The right of the Psalter to a place in the sacred canon hath never been disputed ; and it is often cited by our Lord and his apostles in the New Testament, as the work of the Holy Spirit. Whether David therefore, or any other prophet, was employed as the instrument of communicating to the church such or such a particular Psalm, is a question which, if it cannot always be satisfactorily answered, needs not disquiet our minds.' When we discern, in an epistle, the well-known hand of a friend, we are not solicitous about the pen with which it was written.
The number of Psalms is the same in the original, and in the version of the LXX; only these
last have, by some mistake, thrown the ninth and tenth into one, as also the hundred and fourteenth and the hundred and fifteenth, and have divided the hundred and sixteenth into two, as also the hundred and fortyseventh. The Hebrews have distributed them into five books; but for what reason, or upon what authority, we know not. This is certain, that the apostles quote from the book of Psalms *," and that they quote the " second Psalm” of that book, in the order in which it now stands t. That division, which our own church hath made of them, into thirty portions, assigning one to each day of the month, it hath been thought expedient to set down in the margin; as persons may often choose to turn to the commentary on those Psalms, which occur in their daily course of reading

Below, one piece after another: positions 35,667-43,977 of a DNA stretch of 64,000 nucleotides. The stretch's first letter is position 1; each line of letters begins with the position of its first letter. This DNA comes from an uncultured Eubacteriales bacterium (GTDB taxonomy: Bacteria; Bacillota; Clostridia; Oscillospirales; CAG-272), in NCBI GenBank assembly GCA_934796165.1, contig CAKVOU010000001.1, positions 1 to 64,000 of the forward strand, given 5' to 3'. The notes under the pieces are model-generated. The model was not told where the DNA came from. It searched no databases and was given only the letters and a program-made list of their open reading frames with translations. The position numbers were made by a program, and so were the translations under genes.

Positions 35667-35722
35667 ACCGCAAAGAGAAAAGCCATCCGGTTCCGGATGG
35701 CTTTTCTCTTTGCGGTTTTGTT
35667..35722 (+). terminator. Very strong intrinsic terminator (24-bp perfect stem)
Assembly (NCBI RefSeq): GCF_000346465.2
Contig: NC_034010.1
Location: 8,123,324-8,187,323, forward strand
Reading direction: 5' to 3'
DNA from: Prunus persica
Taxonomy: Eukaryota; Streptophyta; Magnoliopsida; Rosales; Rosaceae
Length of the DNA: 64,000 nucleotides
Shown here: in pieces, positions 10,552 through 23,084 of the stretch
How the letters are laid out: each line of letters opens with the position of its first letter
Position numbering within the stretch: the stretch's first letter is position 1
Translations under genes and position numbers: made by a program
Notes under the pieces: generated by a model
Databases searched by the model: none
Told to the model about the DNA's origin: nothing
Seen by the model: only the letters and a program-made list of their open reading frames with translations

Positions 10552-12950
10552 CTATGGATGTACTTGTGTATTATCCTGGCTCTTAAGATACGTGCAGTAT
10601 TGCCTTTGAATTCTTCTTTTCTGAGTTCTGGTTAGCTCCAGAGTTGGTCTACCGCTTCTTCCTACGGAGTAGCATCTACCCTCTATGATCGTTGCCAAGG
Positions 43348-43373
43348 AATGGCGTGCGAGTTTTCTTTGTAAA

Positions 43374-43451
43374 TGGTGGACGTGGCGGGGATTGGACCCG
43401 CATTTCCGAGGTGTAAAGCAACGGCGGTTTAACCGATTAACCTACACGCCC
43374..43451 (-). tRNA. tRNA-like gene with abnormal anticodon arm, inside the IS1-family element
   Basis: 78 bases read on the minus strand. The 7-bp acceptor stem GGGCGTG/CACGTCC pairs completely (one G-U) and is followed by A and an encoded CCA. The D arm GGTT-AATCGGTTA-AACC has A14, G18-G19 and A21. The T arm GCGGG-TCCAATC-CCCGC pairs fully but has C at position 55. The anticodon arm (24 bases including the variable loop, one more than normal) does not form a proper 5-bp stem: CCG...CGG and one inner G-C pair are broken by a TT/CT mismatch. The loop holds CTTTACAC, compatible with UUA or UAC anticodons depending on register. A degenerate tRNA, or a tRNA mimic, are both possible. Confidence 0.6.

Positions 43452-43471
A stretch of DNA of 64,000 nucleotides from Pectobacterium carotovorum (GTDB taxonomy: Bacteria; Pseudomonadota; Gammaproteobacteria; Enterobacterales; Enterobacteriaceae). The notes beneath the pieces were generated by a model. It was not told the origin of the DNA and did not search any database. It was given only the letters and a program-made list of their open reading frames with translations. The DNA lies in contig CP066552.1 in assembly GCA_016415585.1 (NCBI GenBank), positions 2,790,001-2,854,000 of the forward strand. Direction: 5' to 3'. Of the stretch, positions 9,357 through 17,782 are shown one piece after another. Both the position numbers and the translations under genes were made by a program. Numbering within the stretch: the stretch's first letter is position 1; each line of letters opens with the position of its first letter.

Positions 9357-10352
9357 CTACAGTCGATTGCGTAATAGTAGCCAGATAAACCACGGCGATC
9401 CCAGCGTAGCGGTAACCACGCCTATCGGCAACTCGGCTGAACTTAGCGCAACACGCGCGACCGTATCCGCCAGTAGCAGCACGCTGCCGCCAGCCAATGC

In the titles, prefixed to some of the Psalms, there is so much obscurity, and in the conjectures which have been made concerning them, both in a literal and spiritual way, so great a variety and uncertainty, that the author, finding himself, after all his searches, unable to offer any thing which he thought could content the learned, or edify the unlearned, at length determined to omit them; as the sight of them, unexplained, only distracts the eye and attention of the reader. The omission of the word selau must be apologized for in the same * Acts i. 20.
+ Acts xiii. 33.
manner. The information obtained from the historical titles will be found in the Argument placed at the head of each Psalm; though even that is not always to be relied on.
Where this information failed, the occasion and drift of a Psalm were to be collected from the internal evidence contained in itself, by a diligent perusal of it, with a view to the sacred history; the light of which, when held to the Psalms, often dissipates the darkness that must otherwise for ever envelop allusions to particular events and circumstances. Sometimes, indeed, the descriptions are couched in terms more general; and then, the want of such information is less perceived. If it appear, for instance, that David, at the time of composing any Psalm, was under persecution, or had been lately delivered from it, it may not be of any great consequence, if we cannot determine with precision, whether his persecution by Sauland Doeg, or that by Absolom and Ahithophel, be intended and referred to. The expressions either of his sorrow or his joy, his strains, whether plaintive or jubilant, may be nearly the same, in both cases, respectively. This observation may be extended to many other instances of calamities bewailed, or deliverances celebrated, in the Psalms, sometimes by the prince, sometimes by the community, and frequently